Comedian and actor Hasan Minhaj is not a fan of President Donald Trump.
The veteran Daily Show correspondent chosen to host the White House Correspondents' Association dinner on April 29 once described Trump as a "racist maniac," and "white ISIS" during a 2016 episode of the show, satirically suggesting the then-Republican presidential frontrunner's proposed Muslim ban was actually an attempt to protect foreign Muslims from racist Trump supporters.
"This place is scary right now," Minhaj said of the United States, "and that's why Trump said we can't have any Muslims enter the U.S. until we figure out what the hell is going on."
Who is Hasan Minhaj?
Minhaj is a 31-year-old Indian-American Muslim born and raised in Davis, California. He studied political science at the University of California, Davis, but decided to pursue a career in comedy after watching Chris Rock's 2004 stand-up special "Never Scared," according to Audrey Magazine.
He appeared in several minor roles on TV shows including Arrested Development and Comedy Central's @Midnight, according to Deadline. He also served as the opening act for comedy staples Katt Williams and Gabriel Iglesias.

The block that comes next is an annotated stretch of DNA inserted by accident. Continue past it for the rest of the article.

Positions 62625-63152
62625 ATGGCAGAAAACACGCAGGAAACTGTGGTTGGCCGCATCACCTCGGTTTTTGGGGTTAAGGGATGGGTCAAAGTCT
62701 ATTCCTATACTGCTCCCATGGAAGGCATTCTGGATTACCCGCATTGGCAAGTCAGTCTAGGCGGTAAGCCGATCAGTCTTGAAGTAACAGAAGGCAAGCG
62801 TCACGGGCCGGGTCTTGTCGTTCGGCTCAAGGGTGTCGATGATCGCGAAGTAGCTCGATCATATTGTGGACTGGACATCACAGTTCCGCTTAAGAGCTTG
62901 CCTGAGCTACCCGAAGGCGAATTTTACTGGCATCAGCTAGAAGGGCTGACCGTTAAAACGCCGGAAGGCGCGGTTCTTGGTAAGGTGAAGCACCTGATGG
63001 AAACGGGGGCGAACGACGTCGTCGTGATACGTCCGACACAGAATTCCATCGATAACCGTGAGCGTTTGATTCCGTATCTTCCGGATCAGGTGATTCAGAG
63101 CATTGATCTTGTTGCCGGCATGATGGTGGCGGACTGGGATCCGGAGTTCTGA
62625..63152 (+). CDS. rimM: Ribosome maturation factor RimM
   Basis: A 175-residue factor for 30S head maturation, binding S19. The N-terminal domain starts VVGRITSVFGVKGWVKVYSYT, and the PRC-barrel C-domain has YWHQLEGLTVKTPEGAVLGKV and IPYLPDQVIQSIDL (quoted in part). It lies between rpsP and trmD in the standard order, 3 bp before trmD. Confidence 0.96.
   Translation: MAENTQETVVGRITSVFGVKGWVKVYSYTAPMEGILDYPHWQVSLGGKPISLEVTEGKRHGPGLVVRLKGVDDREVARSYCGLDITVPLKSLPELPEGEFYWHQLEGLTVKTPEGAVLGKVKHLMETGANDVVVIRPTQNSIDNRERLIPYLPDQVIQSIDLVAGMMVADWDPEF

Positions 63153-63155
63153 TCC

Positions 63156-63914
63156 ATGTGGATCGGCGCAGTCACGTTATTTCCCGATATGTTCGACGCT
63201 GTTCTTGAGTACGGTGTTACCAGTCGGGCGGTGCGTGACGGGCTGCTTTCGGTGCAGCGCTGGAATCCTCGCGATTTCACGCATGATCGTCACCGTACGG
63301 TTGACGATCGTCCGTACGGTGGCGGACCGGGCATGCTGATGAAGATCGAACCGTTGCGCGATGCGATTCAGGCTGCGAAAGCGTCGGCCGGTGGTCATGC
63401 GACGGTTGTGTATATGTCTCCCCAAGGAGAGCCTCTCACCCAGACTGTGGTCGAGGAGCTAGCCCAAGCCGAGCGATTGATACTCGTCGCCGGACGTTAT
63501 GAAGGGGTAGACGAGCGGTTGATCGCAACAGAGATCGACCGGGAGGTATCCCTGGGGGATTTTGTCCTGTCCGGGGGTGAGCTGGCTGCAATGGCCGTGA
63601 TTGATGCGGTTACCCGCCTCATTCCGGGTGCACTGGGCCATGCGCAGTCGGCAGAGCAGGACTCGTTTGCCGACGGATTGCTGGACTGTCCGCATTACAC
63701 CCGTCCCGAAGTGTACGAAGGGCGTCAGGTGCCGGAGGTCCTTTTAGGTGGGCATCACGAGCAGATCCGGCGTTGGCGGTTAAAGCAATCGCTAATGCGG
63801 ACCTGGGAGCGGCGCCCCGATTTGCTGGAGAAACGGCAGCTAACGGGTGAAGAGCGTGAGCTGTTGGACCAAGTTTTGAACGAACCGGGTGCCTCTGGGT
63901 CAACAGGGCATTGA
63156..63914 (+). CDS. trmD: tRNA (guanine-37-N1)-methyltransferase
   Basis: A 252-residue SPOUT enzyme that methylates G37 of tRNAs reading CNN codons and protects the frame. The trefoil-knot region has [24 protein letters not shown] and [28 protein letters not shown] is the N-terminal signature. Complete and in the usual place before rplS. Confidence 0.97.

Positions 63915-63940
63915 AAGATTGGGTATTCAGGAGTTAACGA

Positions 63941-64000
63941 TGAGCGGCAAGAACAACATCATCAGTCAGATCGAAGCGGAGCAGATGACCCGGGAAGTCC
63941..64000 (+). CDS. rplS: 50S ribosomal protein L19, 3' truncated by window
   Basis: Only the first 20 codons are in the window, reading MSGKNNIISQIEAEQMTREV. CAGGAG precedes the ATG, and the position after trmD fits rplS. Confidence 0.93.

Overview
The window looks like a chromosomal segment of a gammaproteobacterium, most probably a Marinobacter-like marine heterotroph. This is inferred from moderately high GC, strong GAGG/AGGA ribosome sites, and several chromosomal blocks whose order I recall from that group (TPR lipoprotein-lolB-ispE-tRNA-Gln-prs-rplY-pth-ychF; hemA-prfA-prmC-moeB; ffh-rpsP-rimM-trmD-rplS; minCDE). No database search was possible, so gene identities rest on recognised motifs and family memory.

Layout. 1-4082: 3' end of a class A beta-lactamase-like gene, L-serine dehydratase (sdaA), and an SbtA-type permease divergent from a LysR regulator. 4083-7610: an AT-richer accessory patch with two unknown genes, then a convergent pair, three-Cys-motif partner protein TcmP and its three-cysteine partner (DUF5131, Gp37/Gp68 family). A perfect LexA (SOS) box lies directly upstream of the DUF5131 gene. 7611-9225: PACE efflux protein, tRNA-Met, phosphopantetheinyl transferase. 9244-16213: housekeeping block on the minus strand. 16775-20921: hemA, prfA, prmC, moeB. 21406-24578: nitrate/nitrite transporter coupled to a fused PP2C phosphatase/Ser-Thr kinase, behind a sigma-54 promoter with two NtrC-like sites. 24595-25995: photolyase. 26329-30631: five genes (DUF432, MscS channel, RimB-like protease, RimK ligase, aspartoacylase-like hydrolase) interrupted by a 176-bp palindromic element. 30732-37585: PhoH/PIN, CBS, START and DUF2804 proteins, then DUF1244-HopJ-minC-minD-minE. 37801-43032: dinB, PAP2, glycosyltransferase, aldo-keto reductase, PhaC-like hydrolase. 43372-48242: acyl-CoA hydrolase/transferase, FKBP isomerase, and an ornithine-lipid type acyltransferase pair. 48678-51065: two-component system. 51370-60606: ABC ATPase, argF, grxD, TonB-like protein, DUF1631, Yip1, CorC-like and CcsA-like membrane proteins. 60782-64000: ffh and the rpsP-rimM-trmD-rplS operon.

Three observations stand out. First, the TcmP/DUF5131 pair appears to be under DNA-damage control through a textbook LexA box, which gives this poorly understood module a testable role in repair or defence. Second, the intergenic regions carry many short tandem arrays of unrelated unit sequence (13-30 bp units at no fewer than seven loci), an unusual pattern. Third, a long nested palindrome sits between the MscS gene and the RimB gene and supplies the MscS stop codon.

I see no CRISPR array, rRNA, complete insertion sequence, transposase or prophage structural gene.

In 2013, Minhaj hosted MTV's Failosophy, a digital commentary that lasted one season.
In June, Minhaj was lauded for his hilarious and poignant set at the Radio Television Correspondents Association dinner, where he ripped Gov. John Kasich and criticized Congress for failing to pass stricter gun control measures in wake of the night club shooting in Orlando, Florida.
Minhaj also filmed a Netflix special, Hasan Minhaj: Homecoming King, but there's no premiere date yet, Deadline reported.
Trump had already stated he wouldn't be attending this year's correspondents' dinner, which apparently has disappointed Minhaj.
"It is a tremendous honor to be a part of such a historic event even though the president has chosen not to attend this year. SAD!" Minhaj told Politico in a statement about his new gig. "Now more than ever, it is vital that we honor the First Amendment and the freedom of the press."